• Statistics on public health and health and safety at work
  • European schedule of occupational diseases
  • Organisation of working time: basic Directive
  • Community strategy on health and safety at work (2002-2006)

EQUIPMENT, SIGNS AND LOADS

  • Use of work equipment
  • Use of personal protective equipment (PPE)
  • Work with display screen equipment
  • Provision of health and safety signs at work
  • Manual handling of loads involving risk

PROTECTION OF SPECIFIC GROUPS OF WORKERS

  • Self-employed workers: health and safety at work
  • Health and safety for temporary workers
  • Protection of young people at work
  • Protection of pregnant workers and workers who have recently given birth or are breastfeeding

THE WORKPLACE

  • Health and safety of workers: conditions applicable to the workplace
  • Temporary and mobile work sites
  • Extractive industries by means of boreholes
  • Extractive industries in the surface and underground
  • Equipment and protective systems intended for use in potentially explosive atmospheres
  • Reassessing the regulatory social framework for more and better seafaring jobs in the EU
  • Strengthening of maritime labour standards
  • Fishing vessels
  • Improved medical treatment on board vessels

CHEMICAL, PHYSICAL AND BIOLOGICAL AGENTS

  • Protection of workers from exposure to biological agents
  • Protection of workers exposed to asbestos
  • Exposure to electromagnetic fields
  • Exposure to noise
  • Exposure to mechanical vibration
  • Risk of explosive atmospheres
  • Exposure to chemical agents
  • Dangers arising from ionising radiation
  • Exposure to artificial optical radiation
  • Exposure to carcinogens and mutagens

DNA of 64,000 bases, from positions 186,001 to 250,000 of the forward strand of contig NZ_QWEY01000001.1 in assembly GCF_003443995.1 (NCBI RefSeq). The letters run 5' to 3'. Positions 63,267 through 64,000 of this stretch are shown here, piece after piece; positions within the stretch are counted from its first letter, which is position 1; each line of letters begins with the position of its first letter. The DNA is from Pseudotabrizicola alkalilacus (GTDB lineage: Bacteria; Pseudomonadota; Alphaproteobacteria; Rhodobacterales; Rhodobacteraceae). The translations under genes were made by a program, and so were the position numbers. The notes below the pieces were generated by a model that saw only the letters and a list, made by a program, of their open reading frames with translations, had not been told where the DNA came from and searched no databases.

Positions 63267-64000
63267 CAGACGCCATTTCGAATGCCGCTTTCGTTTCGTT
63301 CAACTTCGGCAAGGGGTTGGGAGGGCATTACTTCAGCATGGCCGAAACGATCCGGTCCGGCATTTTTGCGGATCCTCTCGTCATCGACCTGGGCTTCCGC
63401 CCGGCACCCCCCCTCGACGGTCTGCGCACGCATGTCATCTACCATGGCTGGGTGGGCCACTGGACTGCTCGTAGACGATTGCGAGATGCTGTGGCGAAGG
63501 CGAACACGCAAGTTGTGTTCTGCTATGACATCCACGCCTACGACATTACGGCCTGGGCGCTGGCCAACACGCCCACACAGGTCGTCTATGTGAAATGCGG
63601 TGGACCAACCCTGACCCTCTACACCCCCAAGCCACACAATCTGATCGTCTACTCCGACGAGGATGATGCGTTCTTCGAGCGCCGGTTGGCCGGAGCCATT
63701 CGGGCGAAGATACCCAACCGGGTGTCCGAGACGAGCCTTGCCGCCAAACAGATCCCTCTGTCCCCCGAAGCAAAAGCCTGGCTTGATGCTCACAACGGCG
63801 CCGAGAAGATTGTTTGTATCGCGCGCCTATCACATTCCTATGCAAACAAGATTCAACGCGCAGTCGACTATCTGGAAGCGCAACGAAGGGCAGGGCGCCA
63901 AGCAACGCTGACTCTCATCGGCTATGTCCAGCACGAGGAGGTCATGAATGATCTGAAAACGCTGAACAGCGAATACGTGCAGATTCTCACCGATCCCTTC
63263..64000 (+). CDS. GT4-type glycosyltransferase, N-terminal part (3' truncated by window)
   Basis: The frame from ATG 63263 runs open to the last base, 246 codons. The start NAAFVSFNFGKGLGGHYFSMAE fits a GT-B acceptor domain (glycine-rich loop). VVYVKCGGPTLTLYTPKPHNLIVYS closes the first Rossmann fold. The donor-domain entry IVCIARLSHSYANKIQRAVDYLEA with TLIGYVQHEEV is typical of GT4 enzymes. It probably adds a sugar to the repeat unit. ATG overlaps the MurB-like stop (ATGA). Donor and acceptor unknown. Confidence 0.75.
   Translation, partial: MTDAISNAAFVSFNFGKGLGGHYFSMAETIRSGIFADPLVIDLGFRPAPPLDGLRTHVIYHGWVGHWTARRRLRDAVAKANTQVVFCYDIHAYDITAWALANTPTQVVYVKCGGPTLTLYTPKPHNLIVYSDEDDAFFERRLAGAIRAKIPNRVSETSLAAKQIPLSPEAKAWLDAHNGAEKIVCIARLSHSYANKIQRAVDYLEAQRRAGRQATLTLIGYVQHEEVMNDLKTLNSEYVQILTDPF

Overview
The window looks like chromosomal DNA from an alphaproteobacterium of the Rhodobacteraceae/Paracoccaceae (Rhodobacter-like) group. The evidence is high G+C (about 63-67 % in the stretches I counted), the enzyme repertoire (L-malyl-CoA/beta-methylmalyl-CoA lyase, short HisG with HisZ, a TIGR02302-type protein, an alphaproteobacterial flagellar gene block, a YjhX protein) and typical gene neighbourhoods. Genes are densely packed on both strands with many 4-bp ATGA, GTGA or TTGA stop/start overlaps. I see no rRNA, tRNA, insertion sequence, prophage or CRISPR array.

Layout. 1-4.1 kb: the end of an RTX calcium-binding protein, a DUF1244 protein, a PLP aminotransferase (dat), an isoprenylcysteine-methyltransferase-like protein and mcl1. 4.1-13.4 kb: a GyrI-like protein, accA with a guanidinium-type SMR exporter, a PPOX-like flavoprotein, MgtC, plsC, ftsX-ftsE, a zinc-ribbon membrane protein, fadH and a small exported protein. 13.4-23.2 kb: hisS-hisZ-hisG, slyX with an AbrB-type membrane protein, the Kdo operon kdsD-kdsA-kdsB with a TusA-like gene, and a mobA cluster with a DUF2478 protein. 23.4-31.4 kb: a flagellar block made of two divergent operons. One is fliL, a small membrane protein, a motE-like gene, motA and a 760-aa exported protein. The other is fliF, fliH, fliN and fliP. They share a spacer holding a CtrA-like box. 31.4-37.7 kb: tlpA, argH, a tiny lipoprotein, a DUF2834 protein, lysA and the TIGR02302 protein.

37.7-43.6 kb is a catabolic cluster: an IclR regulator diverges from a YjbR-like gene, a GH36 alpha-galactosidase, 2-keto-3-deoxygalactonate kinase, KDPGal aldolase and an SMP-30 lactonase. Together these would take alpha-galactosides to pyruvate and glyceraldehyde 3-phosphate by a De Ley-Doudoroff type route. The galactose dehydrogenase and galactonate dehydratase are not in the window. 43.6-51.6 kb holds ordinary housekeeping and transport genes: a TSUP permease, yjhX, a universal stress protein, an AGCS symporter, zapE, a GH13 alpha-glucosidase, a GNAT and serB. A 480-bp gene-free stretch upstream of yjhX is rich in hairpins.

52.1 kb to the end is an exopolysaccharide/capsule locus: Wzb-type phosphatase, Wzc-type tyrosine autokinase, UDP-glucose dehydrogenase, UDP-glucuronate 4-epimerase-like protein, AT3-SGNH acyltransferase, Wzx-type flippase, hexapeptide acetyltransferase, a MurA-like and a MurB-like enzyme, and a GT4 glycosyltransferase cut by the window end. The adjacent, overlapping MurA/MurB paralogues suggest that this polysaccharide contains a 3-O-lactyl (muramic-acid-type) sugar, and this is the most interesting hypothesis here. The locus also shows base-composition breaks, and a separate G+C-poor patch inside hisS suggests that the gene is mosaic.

• European system for registration of carriers of radioactive materials (Proposal)
  • Exposure to biological agents
  • Exposure to asbestos

Code of practice to clamp down on sexual harassment at work

Code of practice to clamp down on sexual harassment at work

Outline of the Community (European Union) legislation about Code of practice to clamp down on sexual harassment at work

Topics

These categories group together and put in context the legislative and non-legislative initiatives which deal with the same topic.

Employment and social policy > Equality between men and women

Code of practice to clamp down on sexual harassment at work

Document or Iniciative

Commission code of practice on sexual harassment [Official Journal L 49 of 24.02.1992].

Summary

The Commission restates the general definition of sexual harassment contained in its Recommendation. National judges will still have to decide whether cases brought to their attention fall within this category and are to be regarded as a criminal offence, an infringement of statutory obligations (especially in health and safety matters) or a contravention of obligations imposed on employers by contract or otherwise. It calls on employers in the public and private sectors, trade unions and employees to follow the guidelines of the code and to include appropriate clauses in collective bargaining agreements.